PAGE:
Since high school, I have taken the steps to educate myself with reputable resources to support, protect and maintain my sexual health. I mention my personal experience with sexual health education in and out of schools because it serves a point. YES, some content can be uncomfortable. YES, we may not always have all the answers. YES, we are teaching this content to prepare and educate students on their sexual health and well-being. I think what some people forget or fail to recognize is we teach sexual health education to help our students have a logical, conscious and healthy control over their sexual wellbeing. Sexual health education is more than teaching kids about sexual intimacy and how babies are made. Sexual health education teaches students about healthy and unhealthy relationships, consent, drug and alcohol effects, birth controls, sexuality, etc. Whether we want to acknowledge it or not, most students (much like myself) will depend on the education they learn in school to influence their decision making and be conscious of who they are, what their needs are and if they are attaining the best sexual wellbeing they can. Another point to make, just because we are teaching content does NOT mean students need to be applying all of it to their lives right away. As educators we provide education and a basis of understanding to support students in their life and with themselves.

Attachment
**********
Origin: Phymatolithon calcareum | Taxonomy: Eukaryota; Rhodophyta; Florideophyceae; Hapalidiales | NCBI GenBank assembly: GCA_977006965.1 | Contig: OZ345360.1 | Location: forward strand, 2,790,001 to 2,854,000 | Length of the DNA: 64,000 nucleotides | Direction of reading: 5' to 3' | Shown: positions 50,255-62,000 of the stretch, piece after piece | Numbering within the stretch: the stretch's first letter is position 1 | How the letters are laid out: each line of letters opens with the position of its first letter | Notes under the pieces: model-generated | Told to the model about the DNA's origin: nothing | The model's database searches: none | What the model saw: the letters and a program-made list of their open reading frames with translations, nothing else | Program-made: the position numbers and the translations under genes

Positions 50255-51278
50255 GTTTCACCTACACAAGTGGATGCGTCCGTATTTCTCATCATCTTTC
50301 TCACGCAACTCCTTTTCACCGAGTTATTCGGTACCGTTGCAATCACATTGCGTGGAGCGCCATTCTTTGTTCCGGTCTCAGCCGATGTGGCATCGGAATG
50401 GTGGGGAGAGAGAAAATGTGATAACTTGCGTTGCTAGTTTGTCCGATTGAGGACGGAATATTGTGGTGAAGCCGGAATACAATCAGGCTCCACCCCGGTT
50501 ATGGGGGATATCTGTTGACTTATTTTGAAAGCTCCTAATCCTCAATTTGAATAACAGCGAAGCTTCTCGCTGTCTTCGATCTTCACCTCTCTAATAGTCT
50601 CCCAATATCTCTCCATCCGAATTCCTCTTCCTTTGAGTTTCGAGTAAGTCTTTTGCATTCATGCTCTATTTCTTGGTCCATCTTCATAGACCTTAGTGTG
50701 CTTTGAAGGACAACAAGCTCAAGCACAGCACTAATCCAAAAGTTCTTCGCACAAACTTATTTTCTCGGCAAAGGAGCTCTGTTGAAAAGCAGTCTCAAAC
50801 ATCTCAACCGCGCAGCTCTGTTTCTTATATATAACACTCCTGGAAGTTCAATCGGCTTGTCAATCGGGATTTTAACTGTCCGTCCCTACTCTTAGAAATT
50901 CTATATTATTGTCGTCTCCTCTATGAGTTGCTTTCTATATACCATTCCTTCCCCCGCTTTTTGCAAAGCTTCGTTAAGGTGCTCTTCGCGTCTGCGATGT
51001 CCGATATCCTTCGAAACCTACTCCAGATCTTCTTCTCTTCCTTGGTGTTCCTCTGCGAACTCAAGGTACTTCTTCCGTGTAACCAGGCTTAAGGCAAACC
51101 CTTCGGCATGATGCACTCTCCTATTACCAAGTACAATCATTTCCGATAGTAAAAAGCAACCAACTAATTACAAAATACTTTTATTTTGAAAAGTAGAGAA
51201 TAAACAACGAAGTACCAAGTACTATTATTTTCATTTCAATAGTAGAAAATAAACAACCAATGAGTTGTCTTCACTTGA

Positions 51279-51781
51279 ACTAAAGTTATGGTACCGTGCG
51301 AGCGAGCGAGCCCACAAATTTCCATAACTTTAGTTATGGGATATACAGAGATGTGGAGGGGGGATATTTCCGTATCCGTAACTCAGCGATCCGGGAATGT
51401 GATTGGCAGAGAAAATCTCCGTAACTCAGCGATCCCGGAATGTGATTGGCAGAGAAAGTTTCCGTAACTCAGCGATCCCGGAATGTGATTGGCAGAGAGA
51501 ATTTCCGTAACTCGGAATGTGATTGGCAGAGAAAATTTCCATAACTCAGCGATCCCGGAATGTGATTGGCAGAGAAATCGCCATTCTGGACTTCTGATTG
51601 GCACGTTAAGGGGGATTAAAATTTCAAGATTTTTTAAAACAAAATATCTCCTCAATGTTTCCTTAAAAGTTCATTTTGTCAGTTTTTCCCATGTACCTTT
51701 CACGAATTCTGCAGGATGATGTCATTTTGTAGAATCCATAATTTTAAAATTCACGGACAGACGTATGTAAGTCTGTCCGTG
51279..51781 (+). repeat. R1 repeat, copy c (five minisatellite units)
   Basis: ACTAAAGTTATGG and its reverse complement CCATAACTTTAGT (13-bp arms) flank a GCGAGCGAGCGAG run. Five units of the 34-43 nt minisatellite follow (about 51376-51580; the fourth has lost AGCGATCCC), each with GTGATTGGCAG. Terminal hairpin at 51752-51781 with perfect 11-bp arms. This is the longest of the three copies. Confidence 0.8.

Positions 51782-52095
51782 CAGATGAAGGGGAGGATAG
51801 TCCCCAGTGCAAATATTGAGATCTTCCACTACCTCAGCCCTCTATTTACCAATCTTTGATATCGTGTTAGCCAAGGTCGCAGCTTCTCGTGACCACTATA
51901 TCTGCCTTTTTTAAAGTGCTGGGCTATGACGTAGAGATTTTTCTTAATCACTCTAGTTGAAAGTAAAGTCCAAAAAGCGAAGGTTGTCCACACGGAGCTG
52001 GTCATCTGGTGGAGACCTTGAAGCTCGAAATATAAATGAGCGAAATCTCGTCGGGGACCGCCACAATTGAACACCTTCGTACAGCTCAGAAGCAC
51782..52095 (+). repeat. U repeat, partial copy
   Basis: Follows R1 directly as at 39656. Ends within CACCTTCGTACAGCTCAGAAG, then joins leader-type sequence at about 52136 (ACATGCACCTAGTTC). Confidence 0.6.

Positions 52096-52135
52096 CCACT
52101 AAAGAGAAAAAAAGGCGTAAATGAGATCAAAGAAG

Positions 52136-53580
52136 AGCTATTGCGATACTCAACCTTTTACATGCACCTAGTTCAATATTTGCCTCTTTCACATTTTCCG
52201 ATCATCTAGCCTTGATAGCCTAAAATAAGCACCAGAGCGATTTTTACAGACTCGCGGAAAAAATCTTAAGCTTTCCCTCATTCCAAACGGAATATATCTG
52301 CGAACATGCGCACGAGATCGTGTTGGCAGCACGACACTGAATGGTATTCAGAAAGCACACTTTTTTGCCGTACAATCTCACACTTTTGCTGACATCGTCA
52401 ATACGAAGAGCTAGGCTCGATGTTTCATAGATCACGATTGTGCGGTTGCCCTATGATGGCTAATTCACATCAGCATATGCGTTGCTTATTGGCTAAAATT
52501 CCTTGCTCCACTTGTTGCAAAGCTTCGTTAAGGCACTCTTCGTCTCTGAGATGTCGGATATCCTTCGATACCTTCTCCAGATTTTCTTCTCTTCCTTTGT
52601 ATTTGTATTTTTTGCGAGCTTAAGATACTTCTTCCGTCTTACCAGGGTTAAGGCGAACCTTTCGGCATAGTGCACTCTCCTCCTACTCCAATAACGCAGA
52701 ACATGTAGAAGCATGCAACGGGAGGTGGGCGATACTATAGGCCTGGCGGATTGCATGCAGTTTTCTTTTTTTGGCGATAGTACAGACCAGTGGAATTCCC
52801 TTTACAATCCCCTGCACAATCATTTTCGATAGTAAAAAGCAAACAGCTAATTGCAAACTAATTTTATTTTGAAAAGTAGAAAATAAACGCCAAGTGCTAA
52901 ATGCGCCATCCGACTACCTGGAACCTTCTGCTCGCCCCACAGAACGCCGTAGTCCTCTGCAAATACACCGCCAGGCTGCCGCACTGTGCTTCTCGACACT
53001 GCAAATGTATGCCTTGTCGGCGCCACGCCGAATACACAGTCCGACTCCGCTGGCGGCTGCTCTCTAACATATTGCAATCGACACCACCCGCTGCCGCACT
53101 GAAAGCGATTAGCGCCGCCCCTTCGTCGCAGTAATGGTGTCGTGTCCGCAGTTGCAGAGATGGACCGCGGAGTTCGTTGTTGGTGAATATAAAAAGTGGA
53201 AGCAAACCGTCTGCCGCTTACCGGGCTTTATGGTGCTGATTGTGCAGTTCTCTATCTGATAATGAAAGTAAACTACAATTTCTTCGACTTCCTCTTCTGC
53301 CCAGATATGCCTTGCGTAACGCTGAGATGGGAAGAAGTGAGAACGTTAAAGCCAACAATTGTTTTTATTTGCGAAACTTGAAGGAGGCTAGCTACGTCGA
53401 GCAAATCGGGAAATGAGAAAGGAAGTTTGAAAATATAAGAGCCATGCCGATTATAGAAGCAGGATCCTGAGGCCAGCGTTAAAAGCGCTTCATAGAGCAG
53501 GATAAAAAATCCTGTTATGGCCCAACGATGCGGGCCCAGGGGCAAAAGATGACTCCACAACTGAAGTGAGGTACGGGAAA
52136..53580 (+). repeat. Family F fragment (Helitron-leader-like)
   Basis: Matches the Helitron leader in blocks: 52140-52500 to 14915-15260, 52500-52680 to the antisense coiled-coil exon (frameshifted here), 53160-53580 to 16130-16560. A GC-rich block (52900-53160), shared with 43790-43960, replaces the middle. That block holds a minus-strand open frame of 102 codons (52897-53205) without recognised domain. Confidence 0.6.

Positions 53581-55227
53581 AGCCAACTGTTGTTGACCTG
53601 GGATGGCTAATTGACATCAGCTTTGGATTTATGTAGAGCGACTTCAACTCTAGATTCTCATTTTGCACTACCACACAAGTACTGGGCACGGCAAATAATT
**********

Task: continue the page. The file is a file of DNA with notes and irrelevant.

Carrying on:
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Mindful language that stood out to me in Curriculum Policy and the Politics of what Should be Learned in School:

  • Controversial (pg. 7)
  • Unequal (pg. 8)
  • Rational activity (pg. 9)
  • Different points of view (pg. 9)
  • Contradictory (pg. 10)
  • Beliefs (pg. 11)
  • Public attitudes (pg. 12)
  • Lobbying to personal beliefs (pg. 18)
  • Teachers may seem curriculum issues quite differently (pg. 18)